International Food Policy Research Institute
Stakeholder interviews, wireframing, prototyping, CSS
The International Food Policy Research Institute is a non-profit organization dedicated to providing research-backed policy solutions to reduce worldwide poverty and hunger. As the lead designer, I collaborated with a project manager and a team of developers to optimize the user experience and interface while working within strict technical constraints.
We began the iterative process by updating the site's glaring interface issues. This allowed us to uncover the more significant underlying problems with the user experience.
The old site implemented a dizzying array of type treatments and color application with no systematic approach. Calls to action were unclear and confusing, and color contrast was a major problem. I began by paring down and streamlining these styles through the creation of an accessible design system. This would provide the content-heavy site with the hierarchy and readability it desperately needed.
There were countless instances of all-caps, condensed type that diminished the users' ability to skim the site. I replaced those treatments with a modern, type-cased Roboto and Open Sans set at an 8pt grid for graceful scalability and avoiding visual degradation.
Color use on the former site was also inconsistent. Aside from superfluous color use, users found it difficult to distinguish between actionable, linked items and plain text. I assigned green underlined text as the inline link style. Yellow was used sparsely as an active state for form elements and tabbed buttons.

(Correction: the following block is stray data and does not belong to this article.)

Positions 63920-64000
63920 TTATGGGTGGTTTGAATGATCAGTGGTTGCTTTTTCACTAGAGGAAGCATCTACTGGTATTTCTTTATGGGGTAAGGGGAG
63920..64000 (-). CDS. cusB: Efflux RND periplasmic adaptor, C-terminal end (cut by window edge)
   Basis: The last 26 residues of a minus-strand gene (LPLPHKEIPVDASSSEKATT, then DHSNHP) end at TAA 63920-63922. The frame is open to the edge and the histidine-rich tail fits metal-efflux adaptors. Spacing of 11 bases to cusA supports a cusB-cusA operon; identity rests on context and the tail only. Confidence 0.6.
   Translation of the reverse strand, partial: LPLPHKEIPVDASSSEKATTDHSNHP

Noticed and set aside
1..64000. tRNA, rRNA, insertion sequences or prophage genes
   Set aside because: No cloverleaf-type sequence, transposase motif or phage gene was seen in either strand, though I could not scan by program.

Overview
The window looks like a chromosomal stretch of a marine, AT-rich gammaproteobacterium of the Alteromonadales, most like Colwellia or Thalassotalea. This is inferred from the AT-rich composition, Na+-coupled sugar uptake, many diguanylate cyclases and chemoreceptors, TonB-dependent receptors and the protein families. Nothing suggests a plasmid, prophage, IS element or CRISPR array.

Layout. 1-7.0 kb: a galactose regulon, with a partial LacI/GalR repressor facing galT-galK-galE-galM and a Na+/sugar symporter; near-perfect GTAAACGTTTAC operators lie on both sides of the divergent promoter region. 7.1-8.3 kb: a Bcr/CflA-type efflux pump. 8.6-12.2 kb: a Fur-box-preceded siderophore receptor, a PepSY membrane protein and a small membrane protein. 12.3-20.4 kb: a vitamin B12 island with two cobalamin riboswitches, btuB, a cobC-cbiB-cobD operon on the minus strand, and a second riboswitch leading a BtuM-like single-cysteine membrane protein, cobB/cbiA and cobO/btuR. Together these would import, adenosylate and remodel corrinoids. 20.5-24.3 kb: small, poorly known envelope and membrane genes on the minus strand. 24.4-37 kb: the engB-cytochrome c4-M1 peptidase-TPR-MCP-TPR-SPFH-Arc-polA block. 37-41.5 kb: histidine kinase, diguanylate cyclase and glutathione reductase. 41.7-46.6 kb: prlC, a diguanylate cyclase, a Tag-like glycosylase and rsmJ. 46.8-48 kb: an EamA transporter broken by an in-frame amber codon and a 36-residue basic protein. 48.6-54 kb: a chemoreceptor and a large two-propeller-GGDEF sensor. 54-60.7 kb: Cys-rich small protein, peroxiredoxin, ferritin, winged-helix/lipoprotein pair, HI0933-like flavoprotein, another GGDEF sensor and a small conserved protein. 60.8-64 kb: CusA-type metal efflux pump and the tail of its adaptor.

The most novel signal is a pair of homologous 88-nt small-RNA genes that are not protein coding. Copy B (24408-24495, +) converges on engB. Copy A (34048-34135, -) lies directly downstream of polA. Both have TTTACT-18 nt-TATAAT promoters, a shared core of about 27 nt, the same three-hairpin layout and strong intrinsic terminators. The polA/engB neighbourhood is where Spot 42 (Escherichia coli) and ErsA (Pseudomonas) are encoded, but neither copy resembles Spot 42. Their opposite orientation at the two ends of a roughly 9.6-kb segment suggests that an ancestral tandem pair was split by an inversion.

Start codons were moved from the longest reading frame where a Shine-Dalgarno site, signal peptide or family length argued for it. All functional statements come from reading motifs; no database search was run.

The most widely-used and frequently misunderstood functions on the site was the content search. IFPRI's research is the heart and soul of the organization, so we spent a good deal of time optimizing it for a wide range of users. The first issues I noticed with the search function (aside from the type and color issues mentioned above) included redundant and vague text, confusing filtering capabilities, and a lack of orderliness within the search listings. I approached the latter of those three issues by recommending the archiving of outdated irrelevant content within the listings and organizing content either by relevance or date.
IFPRI's research content spans countless topics, geographical locations, and disciplines. Therefore, the filtering function required a great deal of attention. I reorganized the filters into an accordion-style layout and updated the visual indicators for selected and deselected states with greater contrast. Selected filters are moved to the top of the accordion section for easy access and to reduce scrolling. I also added filter buttons to the top of a search query as an added benefit for the user, helping them easily keep track of the filters they had selected.
Research content is organized by both additive and reductive filtering, so I designed states and user flows for both.
The original layout separated the filters in two places, which was disorienting for the users. I grouped all filter mechanisms vertically on the left side of all pertinent listing pages (i.e. search queries, blog posts, publication listings, etc.). Using a modular build, we were able to apply only the necessary search filters to each listing page with a minimal development footprint.
Empty states were also designed to provide users with additional, helpful feedback.
Once we finished optimizing the existing search function, I mapped the high-traffic portions of the site to gain a better understanding of current user flows while researching and devising possible improvements.
The majority of the experience was text-heavy. Little consideration was given for scanability, hierarchy, and visual interest. Using the organization's wealth of beautiful professional photography and their new design system, I designed alternative layouts to draw in and delight users.